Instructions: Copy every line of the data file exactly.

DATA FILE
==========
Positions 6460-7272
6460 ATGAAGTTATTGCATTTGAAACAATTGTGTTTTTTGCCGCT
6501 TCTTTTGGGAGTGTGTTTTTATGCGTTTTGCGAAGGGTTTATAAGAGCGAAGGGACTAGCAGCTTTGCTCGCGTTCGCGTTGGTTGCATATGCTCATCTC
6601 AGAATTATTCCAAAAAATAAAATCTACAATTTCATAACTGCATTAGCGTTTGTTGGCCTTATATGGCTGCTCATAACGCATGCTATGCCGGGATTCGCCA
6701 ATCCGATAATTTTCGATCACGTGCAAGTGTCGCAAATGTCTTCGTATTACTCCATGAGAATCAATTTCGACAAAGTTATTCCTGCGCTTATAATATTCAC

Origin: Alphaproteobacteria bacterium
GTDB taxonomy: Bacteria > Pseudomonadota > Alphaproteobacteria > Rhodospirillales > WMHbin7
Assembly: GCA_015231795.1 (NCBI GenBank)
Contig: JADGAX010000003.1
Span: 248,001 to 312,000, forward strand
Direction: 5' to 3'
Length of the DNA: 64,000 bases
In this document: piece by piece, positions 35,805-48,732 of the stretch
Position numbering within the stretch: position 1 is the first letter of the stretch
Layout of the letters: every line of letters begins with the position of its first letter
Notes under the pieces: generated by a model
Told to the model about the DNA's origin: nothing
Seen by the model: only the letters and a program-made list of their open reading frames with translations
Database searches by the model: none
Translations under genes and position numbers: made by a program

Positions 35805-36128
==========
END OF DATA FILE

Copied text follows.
Positions 6460-7272
6460 ATGAAGTTATTGCATTTGAAACAATTGTGTTTTTTGCCGCT
6501 TCTTTTGGGAGTGTGTTTTTATGCGTTTTGCGAAGGGTTTATAAGAGCGAAGGGACTAGCAGCTTTGCTCGCGTTCGCGTTGGTTGCATATGCTCATCTC
6601 AGAATTATTCCAAAAAATAAAATCTACAATTTCATAACTGCATTAGCGTTTGTTGGCCTTATATGGCTGCTCATAACGCATGCTATGCCGGGATTCGCCA
6701 ATCCGATAATTTTCGATCACGTGCAAGTGTCGCAAATGTCTTCGTATTACTCCATGAGAATCAATTTCGACAAAGTTATTCCTGCGCTTATAATATTCAC

Origin: Alphaproteobacteria bacterium
GTDB taxonomy: Bacteria > Pseudomonadota > Alphaproteobacteria > Rhodospirillales > WMHbin7
Assembly: GCA_015231795.1 (NCBI GenBank)
Contig: JADGAX010000003.1
Span: 248,001 to 312,000, forward strand
Direction: 5' to 3'
Length of the DNA: 64,000 bases
In this document: piece by piece, positions 35,805-48,732 of the stretch
Position numbering within the stretch: position 1 is the first letter of the stretch
Layout of the letters: every line of letters begins with the position of its first letter
Notes under the pieces: generated by a model
Told to the model about the DNA's origin: nothing
Seen by the model: only the letters and a program-made list of their open reading frames with translations
Database searches by the model: none
Translations under genes and position numbers: made by a program

Positions 35805-36128